We understand that the UAE is moving away from an oil centric economy and is keen in attracting foreign investment. Do you think its legal infrastructure, in particular, its corporate governance standards are sufficient enough to ensure a transparent and competitive businesses environment?

 

The UAE has seen tremendous economic growth in the recent past. The UAE wants to be the best in whatever it does, and this includes a world-class legal infrastructure. The government is taking various steps to ensure that the country has regulations that effectively support its economic growth, improve corporate governance standards and ensure transparency. The recent amendment of the Penal Code to cover private sector bribery, setting up of the state audit system, amendment of the Companies Law to introduce stricter obligations for the directors and officers etc. will certainly help in cleansing the system.

 

As someone who works extensively on anti-corruption, I am glad to see the government toughening its stand on anti-corruption too. I can sense an increased interest both from the public and private sectors in the UAE to create a corruption free business climate. I believe adoption of international benchmarks like the ISO 37001 will certainly help organizations in taking a giant leap forward. Such certifications will not only help businesses in illustrating their commitment towards anti-bribery but also may provide them an edge in securing business contracts (implementation of an anti-bribery program is now mandatory in many countries to participate in government tenders).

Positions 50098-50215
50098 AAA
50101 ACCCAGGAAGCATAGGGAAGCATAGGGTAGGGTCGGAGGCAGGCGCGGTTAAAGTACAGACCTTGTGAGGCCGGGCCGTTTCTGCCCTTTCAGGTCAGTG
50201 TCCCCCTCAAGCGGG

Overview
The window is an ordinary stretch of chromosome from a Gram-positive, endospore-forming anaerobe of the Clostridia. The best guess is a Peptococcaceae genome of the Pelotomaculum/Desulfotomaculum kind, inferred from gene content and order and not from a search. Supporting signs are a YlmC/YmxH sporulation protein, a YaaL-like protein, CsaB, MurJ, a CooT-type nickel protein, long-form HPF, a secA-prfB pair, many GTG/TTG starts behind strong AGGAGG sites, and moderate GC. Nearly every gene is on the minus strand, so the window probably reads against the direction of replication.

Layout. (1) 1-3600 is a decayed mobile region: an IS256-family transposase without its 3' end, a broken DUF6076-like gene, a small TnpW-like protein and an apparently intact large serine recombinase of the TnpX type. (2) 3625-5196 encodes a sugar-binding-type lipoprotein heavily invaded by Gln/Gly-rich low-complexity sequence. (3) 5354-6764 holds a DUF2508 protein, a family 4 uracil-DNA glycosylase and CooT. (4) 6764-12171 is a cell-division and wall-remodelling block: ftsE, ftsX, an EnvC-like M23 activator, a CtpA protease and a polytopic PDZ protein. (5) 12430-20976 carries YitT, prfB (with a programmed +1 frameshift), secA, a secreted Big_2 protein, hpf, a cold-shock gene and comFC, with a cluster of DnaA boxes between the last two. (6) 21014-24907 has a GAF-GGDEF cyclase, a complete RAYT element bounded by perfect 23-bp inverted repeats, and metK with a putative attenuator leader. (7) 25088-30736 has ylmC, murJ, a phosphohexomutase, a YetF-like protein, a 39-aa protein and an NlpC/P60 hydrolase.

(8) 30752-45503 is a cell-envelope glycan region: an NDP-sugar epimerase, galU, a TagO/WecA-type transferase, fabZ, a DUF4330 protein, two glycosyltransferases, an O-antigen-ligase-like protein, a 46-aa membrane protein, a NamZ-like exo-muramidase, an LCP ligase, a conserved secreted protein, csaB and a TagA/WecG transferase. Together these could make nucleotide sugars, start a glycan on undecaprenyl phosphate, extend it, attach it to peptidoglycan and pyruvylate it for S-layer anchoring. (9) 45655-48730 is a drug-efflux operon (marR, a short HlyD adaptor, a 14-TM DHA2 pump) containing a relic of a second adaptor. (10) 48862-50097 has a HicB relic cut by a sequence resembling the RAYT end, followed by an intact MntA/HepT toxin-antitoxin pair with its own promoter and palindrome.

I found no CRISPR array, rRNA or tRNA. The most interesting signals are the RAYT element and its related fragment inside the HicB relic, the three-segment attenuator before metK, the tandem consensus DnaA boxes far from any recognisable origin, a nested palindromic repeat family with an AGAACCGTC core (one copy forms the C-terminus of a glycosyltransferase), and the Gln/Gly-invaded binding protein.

Many foreign investors in the UAE are concerned about the application of Sharia’ law on inheritance. What is the implication of Sharia’ on inheritance? Is there a way to bypass it?

 

It may be shocking for many foreign investors to know that all their assets will be frozen upon their death. Such assets will be distributed to their legal heirs only upon successful completion of certain formalities, which are time consuming and expensive. Further, the local courts will distribute the assets only as per Sharia – meaning that the list of legal heirs may include persons who they never intended to gift their assets or in a proportion they never imagined (for e.g. in certain cases, a wife will get only 1/8th of the assets).

 

Fortunately, non-Muslim investors are now able to bypass the application of Sharia’ through a Will registered at the DIFC (Dubai International Financial Centre, one of the leading financial free zones in the world). A DIFC Will is governed by common law principles, and Sharia does not apply. An investor can now register a DIFC Will and gift his assets in Dubai and Ras Al Khaima (another UAE emirate that has attracted substantial foreign investment) to anyone of his choice. The process is simple, confidential and cost effective.

 

My biggest concern here is the lack of awareness among investors. Most of the investors are unaware of the implications of Sharia, and end up in trouble. I hope more and more investors take advantage of this wonderful opportunity to protect their investments!